Matt Grandis, chief commercial officer at CSM Sport & Entertainment, agrees. "This is a massive step forward for the NCAA in the evolution of a model that needed to be evolved," he says, adding that the move could impact influencer marketing more than other disciplines. "Influencer marketing has become an integral tool to drive engagement and the newfound ability to make it accessible on the collegiate level is a seismic shift for brands."

Chris Raih, founder and president of ad agency Zambezi, which has roots in sports marketing, predicted that the move will impact virtually every aspect of collegiate sports.

"The about-face by the NCAA will fundamentally impact how college games are played, watched, financed, and measured," Raih says. "The deeper impact of the NIL rules won't be known for years to come. But, for now, it corrects what had been a long-running labor imbalance."


Different Calculus for Brands

Grandis and others predicted that deals with collegiate athletes will likely be developed on the local, regional, and national levels, depending on the brands and the popularity of the athletes themselves.

"We're already seeing a combination of local, regional, and what I would call, 'nation-local' deals emerging," Grandis says. "Many of the universities represented are already the 'professional sports team' in their respective markets, hence the local and regional relevancy. That said, putting national weight around locally relevant influencers can be unpredictable when scaled to the national level."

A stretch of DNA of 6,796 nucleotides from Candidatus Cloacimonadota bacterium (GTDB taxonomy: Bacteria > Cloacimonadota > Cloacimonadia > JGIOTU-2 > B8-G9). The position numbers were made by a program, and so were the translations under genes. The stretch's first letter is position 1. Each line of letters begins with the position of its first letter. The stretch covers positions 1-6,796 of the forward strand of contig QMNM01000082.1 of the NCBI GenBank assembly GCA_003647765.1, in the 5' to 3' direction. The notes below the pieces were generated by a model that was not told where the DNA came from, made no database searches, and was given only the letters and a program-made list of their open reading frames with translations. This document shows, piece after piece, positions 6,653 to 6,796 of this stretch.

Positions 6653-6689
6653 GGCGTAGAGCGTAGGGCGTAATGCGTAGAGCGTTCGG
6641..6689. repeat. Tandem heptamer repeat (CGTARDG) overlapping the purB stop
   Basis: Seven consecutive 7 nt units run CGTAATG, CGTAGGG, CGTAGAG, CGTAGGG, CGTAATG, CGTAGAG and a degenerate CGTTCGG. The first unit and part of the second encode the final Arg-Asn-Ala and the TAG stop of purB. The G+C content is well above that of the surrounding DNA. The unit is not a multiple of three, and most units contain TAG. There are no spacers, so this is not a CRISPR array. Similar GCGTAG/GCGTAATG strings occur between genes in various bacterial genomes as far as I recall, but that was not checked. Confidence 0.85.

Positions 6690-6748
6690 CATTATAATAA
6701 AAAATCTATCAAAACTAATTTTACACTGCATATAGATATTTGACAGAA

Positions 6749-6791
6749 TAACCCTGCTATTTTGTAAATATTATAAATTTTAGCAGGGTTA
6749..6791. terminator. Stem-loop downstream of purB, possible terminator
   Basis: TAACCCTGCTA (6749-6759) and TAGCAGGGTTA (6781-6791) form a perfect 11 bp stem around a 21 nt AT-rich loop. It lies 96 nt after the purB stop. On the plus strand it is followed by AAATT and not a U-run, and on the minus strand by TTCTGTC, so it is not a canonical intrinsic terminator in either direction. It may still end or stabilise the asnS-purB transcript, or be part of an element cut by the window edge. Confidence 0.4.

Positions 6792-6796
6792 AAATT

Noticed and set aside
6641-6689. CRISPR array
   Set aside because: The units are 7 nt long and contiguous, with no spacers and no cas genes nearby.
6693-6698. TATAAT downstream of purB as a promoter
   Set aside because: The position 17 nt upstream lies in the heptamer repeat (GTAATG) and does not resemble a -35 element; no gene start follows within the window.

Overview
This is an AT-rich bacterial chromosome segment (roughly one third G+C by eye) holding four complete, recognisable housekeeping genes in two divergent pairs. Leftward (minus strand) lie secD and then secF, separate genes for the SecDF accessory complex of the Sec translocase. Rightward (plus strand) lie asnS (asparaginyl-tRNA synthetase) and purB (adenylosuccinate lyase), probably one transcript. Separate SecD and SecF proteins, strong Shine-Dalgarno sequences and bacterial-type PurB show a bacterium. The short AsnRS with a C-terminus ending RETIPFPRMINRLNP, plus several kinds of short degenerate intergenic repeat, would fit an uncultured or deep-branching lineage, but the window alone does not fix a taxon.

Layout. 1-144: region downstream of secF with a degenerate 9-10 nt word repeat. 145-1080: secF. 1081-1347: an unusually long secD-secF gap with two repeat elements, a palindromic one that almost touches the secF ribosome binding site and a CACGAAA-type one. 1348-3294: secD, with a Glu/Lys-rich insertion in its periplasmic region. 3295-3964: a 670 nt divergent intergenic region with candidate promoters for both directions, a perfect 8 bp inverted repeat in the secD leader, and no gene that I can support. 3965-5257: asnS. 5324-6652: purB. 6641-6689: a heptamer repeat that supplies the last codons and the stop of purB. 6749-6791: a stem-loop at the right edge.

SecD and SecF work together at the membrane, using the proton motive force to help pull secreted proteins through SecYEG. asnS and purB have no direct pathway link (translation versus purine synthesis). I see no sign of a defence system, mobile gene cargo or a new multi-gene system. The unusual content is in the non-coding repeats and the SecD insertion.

Raih calls it the dawn of a new era. "The first movers we're seeing are the regional level, such as Wright's Barbecue deal with the Arkansas offensive line," he says. "But we're also seeing born-on-the-internet brands like Chubbies shorts doing national deals with Notre Dame."

To calculate the value of potential deals, Raih advised marketers to take the approach of a media planner and ask who's watching, what products are they buying, and what purchase habits can they most likely persuade.

"Regional car dealership chains, food service, and restaurants are the low-hanging fruit," he says. "At the national level, discretionary purchases like sneakers, sports apparel, accessories like mid-market men's watches, hair products, etc., are likely to be next."


Passion Plays

It's also expected that all levels of athletes will be able to take advantage of the new opportunities in marketing and advertising.

"There are two buckets — athletes from the higher revenue and visibility sports in football and basketball and the second bucket focused on athletes that provide sizable social followings," Grandis says. "With both buckets, brands are trading on the athlete's personal brand, platform, and reach. Personality and overall presence on and off the playing field/court will be the key drivers to determine which athletes will have the most opportunities."

As a cautionary tale, Grandis and others noted that working with college athletes can be dramatically different than their professional counterparts, and potentially hazardous.

"As with all influencer marketing, there comes inherent risks and an added layer with NIL in particular, as most college athletes are teenagers," he says. "They may not have the media training or day-in day-out mindset to know that they are not only representing themselves but also these brands." His advice to brand managers: Tread carefully and remain vigilant.

"Remember that your brand is tied to this ambassadorship with someone who might not be of the age or have the experience to ensure they can be good brand stewards just yet," Grandis says. "As long as brands go in with their eyes wide open, there are tremendous opportunities to engage in a new market that taps into some of the deepest-rooted passions that exist in not only domestic, but global sport."